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December 17, 2020

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Does Gray’s book say anything about the Egyptian worship of cats?

Indeed, “cats are not ruled by words” especially the words no and stfu. We’ve had 5 cats during our marriage and the last one left alive is 16 years old. He still owns us. We keep saying we’ll never get another cat but honestly, I don’t know what we’d have left to talk about... they’ve saved our marriage. 😸 💕

My DOGma ate my karma.
Yes, I went there.

My DOGma ate my karma.
Yes, I went there.

Posted by: anami | December 18, 2020 at 10:39 AM

No you didn’t. 😑

‘Catma’

entomology: the ant-thesis of dogma. catma is to dogma, as a fickel cat is to a loyal dog.

“1. a catma is a belief espoused by a relgion which must be understood by all members of that religion. although it must be understood, it does not have to be accepted as truth because proof of the catma may not yet exist or be accepted, or that proof requires postulates that the adherant to the religion may not presently accept.

karma is a catma to hinduism.

a’la’s perfection and omnicence is a catma to islam. (it is not a dogma becuase islam has no central hierarchal structure to enforce any dogmas.)
that all religions are one is a catma to baha’i.”

—difinithing.com

Catma, that's a new one!

I goofed the pun. Usually it's "My karma ran over your dogma" or something like that, right?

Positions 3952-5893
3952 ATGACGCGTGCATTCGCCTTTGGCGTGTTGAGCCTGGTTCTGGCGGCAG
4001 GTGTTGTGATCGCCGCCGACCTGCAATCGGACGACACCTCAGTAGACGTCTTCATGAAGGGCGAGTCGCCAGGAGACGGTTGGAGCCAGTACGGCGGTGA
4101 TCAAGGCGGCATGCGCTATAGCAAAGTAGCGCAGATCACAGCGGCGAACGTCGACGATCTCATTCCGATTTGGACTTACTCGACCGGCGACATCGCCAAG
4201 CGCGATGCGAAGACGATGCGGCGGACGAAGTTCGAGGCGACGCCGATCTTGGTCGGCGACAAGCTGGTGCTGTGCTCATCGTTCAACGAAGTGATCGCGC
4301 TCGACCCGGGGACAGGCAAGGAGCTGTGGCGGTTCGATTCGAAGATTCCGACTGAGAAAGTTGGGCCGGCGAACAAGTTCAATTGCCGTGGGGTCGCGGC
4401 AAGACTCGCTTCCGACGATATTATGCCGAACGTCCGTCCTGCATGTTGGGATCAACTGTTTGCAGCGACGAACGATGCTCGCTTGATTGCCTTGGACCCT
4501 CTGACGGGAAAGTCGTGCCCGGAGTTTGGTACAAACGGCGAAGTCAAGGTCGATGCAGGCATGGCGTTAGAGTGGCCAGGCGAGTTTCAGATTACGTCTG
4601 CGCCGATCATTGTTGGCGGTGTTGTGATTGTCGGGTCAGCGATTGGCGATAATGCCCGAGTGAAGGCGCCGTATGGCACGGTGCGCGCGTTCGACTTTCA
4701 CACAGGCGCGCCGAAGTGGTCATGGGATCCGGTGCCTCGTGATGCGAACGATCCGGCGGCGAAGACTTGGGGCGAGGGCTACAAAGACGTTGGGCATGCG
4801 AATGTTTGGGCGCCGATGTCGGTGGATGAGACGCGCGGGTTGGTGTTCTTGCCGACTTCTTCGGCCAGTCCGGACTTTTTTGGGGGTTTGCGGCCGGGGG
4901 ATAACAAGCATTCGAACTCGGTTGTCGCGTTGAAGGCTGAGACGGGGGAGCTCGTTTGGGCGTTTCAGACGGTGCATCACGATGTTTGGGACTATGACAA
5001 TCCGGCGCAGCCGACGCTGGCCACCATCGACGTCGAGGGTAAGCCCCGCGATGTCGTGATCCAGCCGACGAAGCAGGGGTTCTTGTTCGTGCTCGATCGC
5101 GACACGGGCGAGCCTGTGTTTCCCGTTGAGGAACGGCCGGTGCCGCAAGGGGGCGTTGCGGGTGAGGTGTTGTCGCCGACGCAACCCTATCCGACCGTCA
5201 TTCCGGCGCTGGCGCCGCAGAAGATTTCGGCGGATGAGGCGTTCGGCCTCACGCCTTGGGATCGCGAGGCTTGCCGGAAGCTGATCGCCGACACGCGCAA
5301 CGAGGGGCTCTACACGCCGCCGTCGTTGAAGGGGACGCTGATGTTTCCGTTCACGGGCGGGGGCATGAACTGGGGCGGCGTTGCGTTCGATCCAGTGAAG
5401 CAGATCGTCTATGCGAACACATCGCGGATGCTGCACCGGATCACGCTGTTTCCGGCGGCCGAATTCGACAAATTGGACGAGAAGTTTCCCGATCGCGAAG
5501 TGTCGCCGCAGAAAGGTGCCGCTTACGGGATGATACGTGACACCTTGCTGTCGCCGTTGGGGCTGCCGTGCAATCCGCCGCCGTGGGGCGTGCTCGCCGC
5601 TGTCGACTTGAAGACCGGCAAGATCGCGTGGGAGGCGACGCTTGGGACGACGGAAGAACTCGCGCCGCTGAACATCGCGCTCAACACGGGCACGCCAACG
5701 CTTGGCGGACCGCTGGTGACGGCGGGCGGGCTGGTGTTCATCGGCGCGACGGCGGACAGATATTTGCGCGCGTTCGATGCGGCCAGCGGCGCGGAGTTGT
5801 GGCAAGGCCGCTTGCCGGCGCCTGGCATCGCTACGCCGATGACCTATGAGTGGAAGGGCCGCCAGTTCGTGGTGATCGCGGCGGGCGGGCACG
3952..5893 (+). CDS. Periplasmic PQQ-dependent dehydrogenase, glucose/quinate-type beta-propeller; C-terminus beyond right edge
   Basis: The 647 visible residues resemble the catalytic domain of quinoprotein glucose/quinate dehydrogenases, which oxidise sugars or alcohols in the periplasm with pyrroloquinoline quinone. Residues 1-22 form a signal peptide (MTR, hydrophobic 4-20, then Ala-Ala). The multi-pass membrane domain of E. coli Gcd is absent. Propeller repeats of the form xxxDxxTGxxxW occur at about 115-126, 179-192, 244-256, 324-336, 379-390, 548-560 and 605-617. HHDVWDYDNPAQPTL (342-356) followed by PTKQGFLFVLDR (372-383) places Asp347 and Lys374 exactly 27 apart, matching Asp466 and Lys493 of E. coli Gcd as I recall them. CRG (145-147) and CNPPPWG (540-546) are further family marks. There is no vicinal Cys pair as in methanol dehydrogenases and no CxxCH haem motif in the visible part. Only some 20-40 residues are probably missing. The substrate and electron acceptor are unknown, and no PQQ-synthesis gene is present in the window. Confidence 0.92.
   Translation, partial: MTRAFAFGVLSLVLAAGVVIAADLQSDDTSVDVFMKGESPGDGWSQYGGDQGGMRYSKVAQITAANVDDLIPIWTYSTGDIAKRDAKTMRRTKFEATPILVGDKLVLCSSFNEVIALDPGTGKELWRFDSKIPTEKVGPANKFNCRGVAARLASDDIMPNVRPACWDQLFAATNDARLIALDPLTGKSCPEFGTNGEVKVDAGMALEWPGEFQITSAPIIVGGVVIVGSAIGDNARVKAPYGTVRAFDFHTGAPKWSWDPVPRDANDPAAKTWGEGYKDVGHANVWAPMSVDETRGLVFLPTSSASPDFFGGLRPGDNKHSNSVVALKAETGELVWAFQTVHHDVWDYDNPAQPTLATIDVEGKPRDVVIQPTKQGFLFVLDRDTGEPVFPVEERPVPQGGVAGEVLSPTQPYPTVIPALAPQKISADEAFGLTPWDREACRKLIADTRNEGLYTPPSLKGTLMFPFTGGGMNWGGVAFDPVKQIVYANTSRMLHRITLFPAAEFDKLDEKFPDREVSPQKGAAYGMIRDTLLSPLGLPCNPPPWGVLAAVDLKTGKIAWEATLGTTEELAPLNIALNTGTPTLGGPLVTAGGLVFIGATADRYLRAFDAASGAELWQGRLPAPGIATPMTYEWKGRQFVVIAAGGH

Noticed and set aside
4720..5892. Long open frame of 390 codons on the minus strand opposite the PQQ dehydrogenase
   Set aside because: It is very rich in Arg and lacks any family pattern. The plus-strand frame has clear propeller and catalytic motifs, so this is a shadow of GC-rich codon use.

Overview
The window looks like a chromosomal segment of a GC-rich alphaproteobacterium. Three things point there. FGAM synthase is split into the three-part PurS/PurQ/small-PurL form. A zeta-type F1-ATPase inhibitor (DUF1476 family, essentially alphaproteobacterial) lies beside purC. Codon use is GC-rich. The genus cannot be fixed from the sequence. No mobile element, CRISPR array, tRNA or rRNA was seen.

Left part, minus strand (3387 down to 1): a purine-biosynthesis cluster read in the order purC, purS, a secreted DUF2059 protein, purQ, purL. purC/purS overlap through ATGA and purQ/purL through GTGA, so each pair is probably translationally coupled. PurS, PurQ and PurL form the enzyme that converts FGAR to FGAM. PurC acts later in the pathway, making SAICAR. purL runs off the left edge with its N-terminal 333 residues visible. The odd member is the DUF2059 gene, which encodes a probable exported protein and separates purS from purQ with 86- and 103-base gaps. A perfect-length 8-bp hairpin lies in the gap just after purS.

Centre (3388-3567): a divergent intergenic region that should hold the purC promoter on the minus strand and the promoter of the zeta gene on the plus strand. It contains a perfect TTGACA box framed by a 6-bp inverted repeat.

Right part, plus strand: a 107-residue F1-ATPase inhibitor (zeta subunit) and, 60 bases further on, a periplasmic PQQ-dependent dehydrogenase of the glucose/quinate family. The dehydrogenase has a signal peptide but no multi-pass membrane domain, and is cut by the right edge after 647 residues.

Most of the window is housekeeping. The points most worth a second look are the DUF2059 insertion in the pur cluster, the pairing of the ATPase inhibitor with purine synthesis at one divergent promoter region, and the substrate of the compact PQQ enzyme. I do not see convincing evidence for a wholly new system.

@anami

Haha, yess...

When I was a “fair” person I thought karma was such an enlightened concept. Because, you know, suffering always ends with such good results. 🙄

Suffering begets suffering. I’m about over it.

Pets, sadly, usually die in disease and pain. And often in neglect. Often their death is for our convenience. We didn't intend to give them up for adoption, or euthanize them, but our life, and their suffering lead us to make decisions we never thought we would have to make. From a broader perspective, almost everyone dies in pain, trauma, or that is cut short by killing. Rare are the few who die peacefully in sleep. But it remains a question whether the deaths of our pets are more or less tragic than our own. If we can prepare for an easier, less painful transition, naturally, by the practice of meditation, of "dying daily" using the capability built into the body, I would suggest it is a good use of our human capabilities. If something is built into our own body to deal with the inevitable, that we can develop for that, a happy, ecstatic transition, then I believe wisdom lies in using it, developing it, however that is couched in culture - bound terminology. If worshipping an idea of life itself beyond this limited life gives us that, changes even our biochemistry and even our brain functioning for the good, so that we carry that reservoir of peace and happiness through all kinds of difficulties including decline and death, than it is foolish not to pursue it.


We can look to the fate of our beloved pets to accept the inevitable, and pursue what nature has wonderfully provided for each of us, if we accept the inevitability of our death, while there is still time to develop this power, and give that required time to developing this latent potential.

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